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J.D. Irving Woodlands Training For Healthy Forest Ecosystems

Fort Kent -

Photo Caption: Each summer, Kelly Honeyman, Naturalist, J.D. Irving, Limited (left), conducts enviro-training programs for JDI staff and contractors.

FORT KENT – Over 140 J.D. Irving, Limited (JDI) foresters and contractors in woodlands operations in Maine, Nova Scotia and New Brunswick are involved in an extensive environmental training program this summer. The company’s full time naturalist Kelly Honeyman and Manager of Fish & Wildlife John Gilbert team up to coordinate over 800 hours of training every year in every region where JDI operates. The environmental training includes:

• Operating near watercourses, including vernal pools and wetlands
• Stick Nest Identification and Protection Policy
• Rare Plant Habitat Identification and Training
• Unique Areas Program
• Review of Species of Concern Guide
• Review of Forest Certification Process and Successes

“Our environmental training program continues to receive top marks by third party auditors,” said Scott MacDougall, JDI Forest Certification Manager. MacDougall works with JDI woodlands staff and contractors throughout the year through training and internal audits.

Auditors have recognized JDI’s strong processes for training staff and contractors as well as the high level of awareness of environmental and operational issues with forest workers in the field.

The KPMG Performance Registrar Inc. (KPMG PRI) audit team leader Chris Ridley-Thomas, CEA (SFM), EMS LA, said a number of exemplary JDI practices were identified during the most recent field audit. “We took note of some good examples of brook protection measures during road construction projects,” said Ridley-Thomas. “These measures included armoured culvert intakes and outlets, grass seedling and hay bales, cross-drain culverts, road dips and off-takes. All good practices to protect water quality and fish in brooks,” Ridley-Thomas said.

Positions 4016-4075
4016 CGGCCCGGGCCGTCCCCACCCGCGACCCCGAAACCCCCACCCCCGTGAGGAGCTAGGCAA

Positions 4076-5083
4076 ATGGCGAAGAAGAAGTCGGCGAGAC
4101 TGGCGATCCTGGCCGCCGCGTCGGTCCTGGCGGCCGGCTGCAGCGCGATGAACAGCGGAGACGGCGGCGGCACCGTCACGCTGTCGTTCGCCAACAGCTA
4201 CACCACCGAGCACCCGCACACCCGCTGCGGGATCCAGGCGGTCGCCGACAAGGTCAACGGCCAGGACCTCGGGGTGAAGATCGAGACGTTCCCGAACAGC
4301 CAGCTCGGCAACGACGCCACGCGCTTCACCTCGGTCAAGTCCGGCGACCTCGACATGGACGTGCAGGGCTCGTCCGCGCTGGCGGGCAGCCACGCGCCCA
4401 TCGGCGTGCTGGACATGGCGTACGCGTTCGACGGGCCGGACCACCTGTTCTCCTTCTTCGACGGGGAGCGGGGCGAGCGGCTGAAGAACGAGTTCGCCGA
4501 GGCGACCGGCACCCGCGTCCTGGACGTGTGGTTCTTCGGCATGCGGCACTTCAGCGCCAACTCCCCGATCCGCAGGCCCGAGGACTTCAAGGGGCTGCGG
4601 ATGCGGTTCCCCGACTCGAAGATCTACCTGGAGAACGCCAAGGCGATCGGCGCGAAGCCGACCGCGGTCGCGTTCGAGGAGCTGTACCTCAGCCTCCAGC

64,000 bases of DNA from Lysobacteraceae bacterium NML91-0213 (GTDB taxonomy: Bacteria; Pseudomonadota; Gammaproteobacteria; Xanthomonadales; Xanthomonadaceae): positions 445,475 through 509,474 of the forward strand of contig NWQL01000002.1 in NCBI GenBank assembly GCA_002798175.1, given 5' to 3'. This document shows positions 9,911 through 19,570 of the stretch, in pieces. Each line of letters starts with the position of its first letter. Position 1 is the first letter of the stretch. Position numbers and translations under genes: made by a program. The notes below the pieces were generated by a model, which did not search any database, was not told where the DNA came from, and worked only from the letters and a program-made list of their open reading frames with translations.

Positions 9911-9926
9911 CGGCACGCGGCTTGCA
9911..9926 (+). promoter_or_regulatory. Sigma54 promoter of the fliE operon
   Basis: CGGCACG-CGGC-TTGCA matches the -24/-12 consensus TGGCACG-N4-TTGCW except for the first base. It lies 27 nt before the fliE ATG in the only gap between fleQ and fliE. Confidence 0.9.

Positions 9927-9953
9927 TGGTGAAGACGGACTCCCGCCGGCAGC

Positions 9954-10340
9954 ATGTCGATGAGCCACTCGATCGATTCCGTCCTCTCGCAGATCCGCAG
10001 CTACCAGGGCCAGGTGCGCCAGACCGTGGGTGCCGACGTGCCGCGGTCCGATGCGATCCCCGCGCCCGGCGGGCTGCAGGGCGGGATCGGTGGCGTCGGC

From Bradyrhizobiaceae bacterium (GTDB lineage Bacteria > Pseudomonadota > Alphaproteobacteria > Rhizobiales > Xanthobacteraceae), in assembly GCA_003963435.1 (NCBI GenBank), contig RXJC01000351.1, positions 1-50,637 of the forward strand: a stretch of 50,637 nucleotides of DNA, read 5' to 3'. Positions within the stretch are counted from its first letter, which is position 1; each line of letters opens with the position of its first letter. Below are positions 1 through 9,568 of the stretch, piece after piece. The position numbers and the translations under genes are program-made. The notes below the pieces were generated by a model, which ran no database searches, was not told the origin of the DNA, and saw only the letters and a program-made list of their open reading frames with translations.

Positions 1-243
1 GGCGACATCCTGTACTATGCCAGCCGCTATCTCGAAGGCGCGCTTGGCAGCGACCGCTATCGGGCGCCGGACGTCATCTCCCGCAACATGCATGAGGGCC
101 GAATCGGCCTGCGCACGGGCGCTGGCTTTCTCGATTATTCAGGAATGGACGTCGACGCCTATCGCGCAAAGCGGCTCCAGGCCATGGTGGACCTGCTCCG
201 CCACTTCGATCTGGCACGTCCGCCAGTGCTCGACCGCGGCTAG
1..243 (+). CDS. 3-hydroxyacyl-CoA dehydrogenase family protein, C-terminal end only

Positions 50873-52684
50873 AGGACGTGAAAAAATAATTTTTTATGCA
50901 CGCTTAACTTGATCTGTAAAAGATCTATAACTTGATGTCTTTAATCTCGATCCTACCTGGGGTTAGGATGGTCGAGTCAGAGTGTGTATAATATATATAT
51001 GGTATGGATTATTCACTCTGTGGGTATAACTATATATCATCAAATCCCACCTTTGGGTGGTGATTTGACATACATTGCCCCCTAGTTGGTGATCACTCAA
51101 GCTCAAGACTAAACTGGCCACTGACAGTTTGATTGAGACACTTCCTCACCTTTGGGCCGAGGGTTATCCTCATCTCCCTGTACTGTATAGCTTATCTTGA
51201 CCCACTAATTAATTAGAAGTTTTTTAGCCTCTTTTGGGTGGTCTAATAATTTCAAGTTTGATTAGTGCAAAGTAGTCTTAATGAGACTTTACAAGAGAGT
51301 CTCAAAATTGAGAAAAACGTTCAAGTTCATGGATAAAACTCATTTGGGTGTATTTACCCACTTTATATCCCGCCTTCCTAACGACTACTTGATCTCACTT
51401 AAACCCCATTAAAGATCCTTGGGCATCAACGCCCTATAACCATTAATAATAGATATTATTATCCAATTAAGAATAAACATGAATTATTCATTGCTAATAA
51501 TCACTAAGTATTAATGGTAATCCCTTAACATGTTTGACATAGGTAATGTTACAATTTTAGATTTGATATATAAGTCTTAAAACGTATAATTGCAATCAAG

“We are very pleased that all of Irving owned and managed woodlands are certified to the standards of the Sustainable Forest Initiative (SFI) (6 million acres). In addition, 100% of Irving woodlands in Maine were certified in 2009 by the Forest Stewardship Council (FSC) (1,255,000 acres),” said MacDougall.

“J.D. Irving LLC – Maine Woodlands has demonstrated that their system of management is capable of ensuring that all of the requirements of the Northeast Region of the U.S.A. Forest Stewardship Standard are met over the forest area covered by the scope of the evaluation. J.D. Irving LLC – Maine Woodlands has also demonstrated that the described system of management is being implemented consistently over the forest area covered by the scope of the certificate.” said Dr. Robert J. Hrubes, Senior Vice-President, Scientific Certification Systems, the lead auditor for the FSC.

All forest lands that JDI owns or manages (Maine, Nova Scotia and New Brunswick) have also been independently audited and are fully certified under the ISO 14001 environmental management system.

These certifications are recognized as rigorous standards for sustainable forest management. Every year, JDI’s policies and practices, including its wildlife policies and training, are independently audited by KPMG – a respected international auditor of responsible forest management practices. The auditors have always found JDI’s wildlife policies and practices, and its training on wildlife issues, to be completely appropriate and in keeping with all applicable standards.

“We’re actively working with our employees and contractors to continuously improve our environmental performance,” said John Gilbert, Manager of Fish & Wildlife. “Our company commits over $1.5 million in scientific research every year to help us identify and understand potential environmental impacts on water, soil, and forest ecosystems.”